2025AD: What role will the sharing economy and public transport operators play in the coming of autonomous vehicles?


Tom: At the moment, privately owned vehicles remain parked 95% of the time. Most people know that buying a car is not a good investment, but because cars are so incredibly convenient, they have become an essential part of how we move around. However, since alternatives to private vehicles have become readily available through ride-hailing apps and other transport alternatives, our attitudes towards mobility has changed.


In a recent study, only 15% of millennials find car-ownership extremely important, with the other 85% ranging from expressing mild interest (25%) to complete indifference (30%.) Our attitudes have shifted from privately owned vehicles to ‘pay-per-use’ mobility, and we don’t mind sharing our ride.


This is a great opportunity for public transport operators as well. As consumers rely less on private vehicles, the demand for good transit alternatives and better public transit will increase. If transit operators can meet citizens’ demands through data analysis and dynamically routed shuttles, private vehicles will become unnecessary.


How significantly this could affect our cities was made clear by a recent study by the OECD’s ITF. It indicated that if we chose shared on-demand vehicles, a fleet of shared vehicles amounting to 3% of our city’s current fleet size of personal cars could meet all our transport need

Driverless cars will be summoned by smartphones in the future. (Photo: door2door)

2025AD: What will a world with autonomous vehicles and no privately owned vehicles look like?


Tom: When you start digging into the numbers, the impact of autonomous vehicles is simply mind-boggling.


For example, a recent article quotes that autonomous vehicles could reduce parking space by 5.7 billion square meters. In the same article, it was found that autonomous vehicles could free up to 50 minutes a day for each driver while commuting. The time saved by commuters every day would add up to one billion hours, and this could be even more significant if we move away from personal autonomous vehicles towards shared ones. We will never again have to waste time searching for parking lots, or maintaining our own personal car.


There are also significant technological benefits. Because shared cars will be in constant use, they wear down more quickly and technological innovations can then be adopted faster and more effectively.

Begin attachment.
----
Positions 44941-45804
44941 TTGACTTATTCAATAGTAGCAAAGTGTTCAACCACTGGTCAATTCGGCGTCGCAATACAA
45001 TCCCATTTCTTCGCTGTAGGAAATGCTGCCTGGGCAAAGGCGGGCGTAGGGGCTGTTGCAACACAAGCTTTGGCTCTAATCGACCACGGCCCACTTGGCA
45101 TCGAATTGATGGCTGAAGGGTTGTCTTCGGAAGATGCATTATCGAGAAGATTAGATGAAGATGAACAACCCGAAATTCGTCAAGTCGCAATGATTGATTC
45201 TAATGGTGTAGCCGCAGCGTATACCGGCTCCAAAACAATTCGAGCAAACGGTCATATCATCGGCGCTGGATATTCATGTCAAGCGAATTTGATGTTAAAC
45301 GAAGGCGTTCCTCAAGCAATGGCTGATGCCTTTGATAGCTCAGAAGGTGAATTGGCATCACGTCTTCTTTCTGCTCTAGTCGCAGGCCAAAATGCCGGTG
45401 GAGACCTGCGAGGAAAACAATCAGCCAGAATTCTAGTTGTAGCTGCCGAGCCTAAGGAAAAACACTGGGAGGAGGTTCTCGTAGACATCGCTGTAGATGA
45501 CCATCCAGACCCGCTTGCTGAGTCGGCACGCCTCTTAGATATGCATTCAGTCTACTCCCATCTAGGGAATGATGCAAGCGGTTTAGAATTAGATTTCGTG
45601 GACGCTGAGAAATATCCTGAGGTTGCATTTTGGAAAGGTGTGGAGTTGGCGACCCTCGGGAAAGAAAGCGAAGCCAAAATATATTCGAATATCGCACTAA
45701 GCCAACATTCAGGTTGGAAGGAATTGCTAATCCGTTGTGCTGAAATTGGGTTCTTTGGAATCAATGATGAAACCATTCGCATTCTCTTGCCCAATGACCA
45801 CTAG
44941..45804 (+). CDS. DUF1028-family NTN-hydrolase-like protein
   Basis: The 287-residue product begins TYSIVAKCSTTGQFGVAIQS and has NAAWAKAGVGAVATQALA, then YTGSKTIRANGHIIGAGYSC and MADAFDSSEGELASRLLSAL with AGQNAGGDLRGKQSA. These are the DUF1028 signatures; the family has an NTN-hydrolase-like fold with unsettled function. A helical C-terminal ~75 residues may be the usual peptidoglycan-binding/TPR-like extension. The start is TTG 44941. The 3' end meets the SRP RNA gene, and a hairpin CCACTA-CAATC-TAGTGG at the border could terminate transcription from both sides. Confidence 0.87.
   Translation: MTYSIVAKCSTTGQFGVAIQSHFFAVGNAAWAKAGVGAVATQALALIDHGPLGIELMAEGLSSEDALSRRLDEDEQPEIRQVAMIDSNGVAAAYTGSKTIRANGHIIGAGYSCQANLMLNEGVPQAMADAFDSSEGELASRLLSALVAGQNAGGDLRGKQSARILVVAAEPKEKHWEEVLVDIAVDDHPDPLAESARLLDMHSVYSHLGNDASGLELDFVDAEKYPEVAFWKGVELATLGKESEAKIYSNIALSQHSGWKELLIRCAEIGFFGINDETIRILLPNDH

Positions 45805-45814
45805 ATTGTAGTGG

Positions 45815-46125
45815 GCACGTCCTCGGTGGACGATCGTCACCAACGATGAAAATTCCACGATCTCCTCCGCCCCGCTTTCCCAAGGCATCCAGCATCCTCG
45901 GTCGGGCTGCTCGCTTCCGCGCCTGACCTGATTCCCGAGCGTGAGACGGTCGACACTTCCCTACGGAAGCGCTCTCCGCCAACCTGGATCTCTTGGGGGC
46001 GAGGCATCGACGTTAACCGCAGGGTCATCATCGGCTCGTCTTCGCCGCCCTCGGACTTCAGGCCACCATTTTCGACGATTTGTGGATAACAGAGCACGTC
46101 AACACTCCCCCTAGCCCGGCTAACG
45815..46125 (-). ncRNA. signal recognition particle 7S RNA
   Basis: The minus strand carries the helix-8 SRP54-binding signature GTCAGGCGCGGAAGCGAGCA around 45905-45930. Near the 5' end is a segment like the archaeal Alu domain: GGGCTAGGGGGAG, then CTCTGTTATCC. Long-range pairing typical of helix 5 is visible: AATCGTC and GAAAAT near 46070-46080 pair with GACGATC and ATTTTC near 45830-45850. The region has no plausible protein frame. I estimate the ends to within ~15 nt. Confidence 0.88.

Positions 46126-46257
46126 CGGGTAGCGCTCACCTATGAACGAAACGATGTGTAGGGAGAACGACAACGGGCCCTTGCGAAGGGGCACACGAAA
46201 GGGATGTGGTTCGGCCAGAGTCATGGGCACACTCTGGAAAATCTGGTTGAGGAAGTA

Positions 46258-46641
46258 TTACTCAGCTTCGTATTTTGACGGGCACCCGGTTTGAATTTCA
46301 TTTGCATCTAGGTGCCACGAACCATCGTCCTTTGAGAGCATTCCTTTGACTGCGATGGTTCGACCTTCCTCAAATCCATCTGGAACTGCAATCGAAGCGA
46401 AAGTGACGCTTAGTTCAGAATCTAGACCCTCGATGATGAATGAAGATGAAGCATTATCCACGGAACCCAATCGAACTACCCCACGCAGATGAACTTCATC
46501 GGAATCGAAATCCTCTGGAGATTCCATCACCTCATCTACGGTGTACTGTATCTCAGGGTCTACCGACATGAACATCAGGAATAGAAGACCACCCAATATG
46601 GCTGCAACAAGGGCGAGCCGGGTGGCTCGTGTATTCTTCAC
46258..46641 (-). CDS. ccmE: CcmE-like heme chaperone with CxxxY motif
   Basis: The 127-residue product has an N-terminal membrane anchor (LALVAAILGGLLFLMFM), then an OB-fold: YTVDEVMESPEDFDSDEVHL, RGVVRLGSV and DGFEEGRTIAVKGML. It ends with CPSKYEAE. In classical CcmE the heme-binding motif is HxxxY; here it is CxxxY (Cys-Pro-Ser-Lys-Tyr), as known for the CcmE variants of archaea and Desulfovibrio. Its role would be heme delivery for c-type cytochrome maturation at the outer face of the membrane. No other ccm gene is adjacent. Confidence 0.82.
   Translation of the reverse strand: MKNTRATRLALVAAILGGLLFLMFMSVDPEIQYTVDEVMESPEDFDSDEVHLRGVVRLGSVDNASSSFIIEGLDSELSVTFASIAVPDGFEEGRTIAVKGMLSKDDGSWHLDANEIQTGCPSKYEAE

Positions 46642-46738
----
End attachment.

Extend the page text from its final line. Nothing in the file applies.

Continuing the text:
2025AD: How will your company, door2door, and your allygator shuttle service play a role in this new world?


Tom: At door2door, we are focusing all of our efforts on building the technology needed to achieve this vision of tomorrow. We are preparing cities for the future of transportation by providing transport operators with both the algorithms to run dynamic buses and the software data needed to understand supply and demand in the city.


We work on site with public transport authorities to extend the range of services these organisations currently offer. We provide these cities and agencies with our novel technology solutions and help the latter become more flexible and user-focused by introducing services which are adapted to the individual mobility needs of their region. We do this through a holistic product suite, consisting of platform, analytics and mobile application components.


2025AD: How can we ensure that your vision of the future comes true?


Tom: The cities of the future will be safer and provide better access to everyone in the city. In order to achieve this, we have to change how we move around the city. This starts by integrating the systems of tomorrow into the infrastructure of today. Applying data-based analytics tools already allows for enhancing today’s services.

Furthermore, for public transit companies, this means integrating smaller dynamically routed shuttles into their system now. By implementing these systems now, we can initiate a seamless system while acclimating the public to this new system.

If there is one thing I want you to take away from this interview, it is this: Autonomous vehicles will be all over the streets in 2025. And the time to act is now.


About Tom Kirschbaum:

Tom is Co-Founder & Managing Director of Door2Door, the proud makers of the ally mobility app and the allygator shuttle. With an experience of 10+ years, Tom is passionate about the prospect of being at the cutting edge of the mobility and automotive industry. Door2Door provides a holistic platform for on-demand mobility services and mobility analytics, being a partner of cities and transportation companies in 200 cities around the globe.

Tom strives to build an encouraging and positive framework where each individual’s strengths and talents are given space to flourish. Alongside creating these conditions for creativity and opportunity, Tom is in charge of all our day to day business operations and development. He is spokesperson for Future Mobility at the German Startup Association and member of the Advisory Board „Young Digital Economy" with the German Federal Minister for Economic Affairs.